Sunday, June 21, 2015

Sixth mass extinction is here

Stanford Report, June 19, 2015

Stanford researcher declares that the sixth mass extinction is here

Paul Ehrlich and others use highly conservative estimates to prove that species are disappearing faster than at any time since the dinosaurs' demise.

Stanford Woods Institute for the Environment

Stanford biologist Paul Ehrlich calls for fast action to conserve threatened species, populations and habitat before the window of opportunity closes.
There is no longer any doubt: We are entering a mass extinction that threatens humanity's existence.

That is the bad news at the center of a new study by a group of scientists including Paul Ehrlich, the Bing Professor of Population Studies in biology and a senior fellow at the Stanford Woods Institute for the Environment. Ehrlich and his co-authors call for fast action to conserve threatened species, populations and habitat, but warn that the window of opportunity is rapidly closing.

"[The study] shows without any significant doubt that we are now entering the sixth great mass extinction event," Ehrlich said.

Although most well known for his positions on human population, Ehrlich has done extensive work on extinctions going back to his 1981 book, Extinction: The Causes and Consequences of the Disappearance of Species. He has long tied his work on coevolution, on racial, gender and economic justice, and on nuclear winter with the issue of wildlife populations and species loss.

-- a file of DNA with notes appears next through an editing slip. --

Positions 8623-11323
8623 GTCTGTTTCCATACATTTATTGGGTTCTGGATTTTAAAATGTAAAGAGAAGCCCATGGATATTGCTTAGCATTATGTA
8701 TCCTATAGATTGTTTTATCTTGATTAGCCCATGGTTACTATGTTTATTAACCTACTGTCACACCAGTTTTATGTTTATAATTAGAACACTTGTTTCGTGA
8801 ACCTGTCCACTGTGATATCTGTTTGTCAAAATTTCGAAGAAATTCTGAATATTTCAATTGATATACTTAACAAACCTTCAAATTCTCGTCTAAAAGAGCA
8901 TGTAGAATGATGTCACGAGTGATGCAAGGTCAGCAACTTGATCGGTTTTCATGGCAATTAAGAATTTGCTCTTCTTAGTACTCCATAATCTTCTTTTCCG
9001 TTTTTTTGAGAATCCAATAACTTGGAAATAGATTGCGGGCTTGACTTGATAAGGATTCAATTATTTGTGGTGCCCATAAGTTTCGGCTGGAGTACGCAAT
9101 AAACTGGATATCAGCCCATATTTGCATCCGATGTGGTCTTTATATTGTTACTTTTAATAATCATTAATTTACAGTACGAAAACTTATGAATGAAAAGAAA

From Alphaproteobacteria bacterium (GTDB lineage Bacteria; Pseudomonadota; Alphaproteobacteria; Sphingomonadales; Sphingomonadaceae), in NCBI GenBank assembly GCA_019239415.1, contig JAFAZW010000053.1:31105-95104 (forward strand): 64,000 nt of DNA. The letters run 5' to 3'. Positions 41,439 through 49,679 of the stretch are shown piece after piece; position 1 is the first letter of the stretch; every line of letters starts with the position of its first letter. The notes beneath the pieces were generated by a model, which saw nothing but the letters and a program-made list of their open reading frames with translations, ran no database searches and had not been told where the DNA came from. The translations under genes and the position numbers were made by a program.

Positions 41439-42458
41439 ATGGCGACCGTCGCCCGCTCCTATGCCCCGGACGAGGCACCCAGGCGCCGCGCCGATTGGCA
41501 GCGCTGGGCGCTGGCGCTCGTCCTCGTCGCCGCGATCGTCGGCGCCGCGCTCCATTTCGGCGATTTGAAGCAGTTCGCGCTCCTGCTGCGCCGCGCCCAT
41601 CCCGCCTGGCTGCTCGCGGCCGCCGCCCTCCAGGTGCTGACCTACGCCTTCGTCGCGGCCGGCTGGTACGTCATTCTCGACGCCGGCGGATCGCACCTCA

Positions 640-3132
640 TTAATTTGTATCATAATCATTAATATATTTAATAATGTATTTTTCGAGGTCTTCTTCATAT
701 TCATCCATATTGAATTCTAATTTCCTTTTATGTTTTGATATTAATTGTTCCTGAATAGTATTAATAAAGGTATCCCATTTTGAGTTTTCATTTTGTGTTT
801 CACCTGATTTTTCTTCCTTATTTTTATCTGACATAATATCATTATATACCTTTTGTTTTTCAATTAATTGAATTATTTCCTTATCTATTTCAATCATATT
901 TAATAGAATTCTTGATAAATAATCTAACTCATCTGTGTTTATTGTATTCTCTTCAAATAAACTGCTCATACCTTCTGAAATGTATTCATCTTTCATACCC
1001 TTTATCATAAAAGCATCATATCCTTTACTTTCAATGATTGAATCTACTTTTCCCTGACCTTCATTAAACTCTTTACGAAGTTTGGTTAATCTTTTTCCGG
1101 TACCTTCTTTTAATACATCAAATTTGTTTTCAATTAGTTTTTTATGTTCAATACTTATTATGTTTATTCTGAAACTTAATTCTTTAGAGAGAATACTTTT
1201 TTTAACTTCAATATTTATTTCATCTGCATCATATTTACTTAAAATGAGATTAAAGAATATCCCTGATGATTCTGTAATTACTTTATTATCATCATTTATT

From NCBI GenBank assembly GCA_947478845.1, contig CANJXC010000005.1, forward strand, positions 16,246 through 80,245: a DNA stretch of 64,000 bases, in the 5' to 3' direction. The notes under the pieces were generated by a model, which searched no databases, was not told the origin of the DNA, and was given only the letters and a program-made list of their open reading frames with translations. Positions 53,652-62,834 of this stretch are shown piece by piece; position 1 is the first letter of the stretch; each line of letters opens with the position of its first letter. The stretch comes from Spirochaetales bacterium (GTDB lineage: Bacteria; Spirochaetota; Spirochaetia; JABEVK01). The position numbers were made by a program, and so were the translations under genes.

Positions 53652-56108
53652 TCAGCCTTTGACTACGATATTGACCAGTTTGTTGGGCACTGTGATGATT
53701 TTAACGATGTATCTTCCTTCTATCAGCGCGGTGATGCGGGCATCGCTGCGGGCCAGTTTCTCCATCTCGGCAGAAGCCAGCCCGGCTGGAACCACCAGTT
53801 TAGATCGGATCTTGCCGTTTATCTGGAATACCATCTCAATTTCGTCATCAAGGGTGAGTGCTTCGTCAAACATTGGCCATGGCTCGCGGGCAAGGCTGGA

There is general agreement among scientists that extinction rates have reached levels unparalleled since the dinosaurs died out 66 million years ago. However, some have challenged the theory, believing earlier estimates rested on assumptions that overestimated the crisis.

The new study, published in the journal Science Advances, shows that even with extremely conservative estimates, species are disappearing up to about 100 times faster than the normal rate between mass extinctions, known as the background rate.

"If it is allowed to continue, life would take many millions of years to recover, and our species itself would likely disappear early on," said lead author Gerardo Ceballos of the Universidad Autónoma de México.

Conservative approach
Using fossil records and extinction counts from a range of records, the researchers compared a highly conservative estimate of current extinctions with a background rate estimate twice as high as those widely used in previous analyses. This way, they brought the two estimates – current extinction rate and average background or going-on-all-the-time extinction rate – as close to each other as possible.

Focusing on vertebrates, the group for which the most reliable modern and fossil data exist, the researchers asked whether even the lowest estimates of the difference between background and contemporary extinction rates still justify the conclusion that people are precipitating "a global spasm of biodiversity loss." The answer: a definitive yes.

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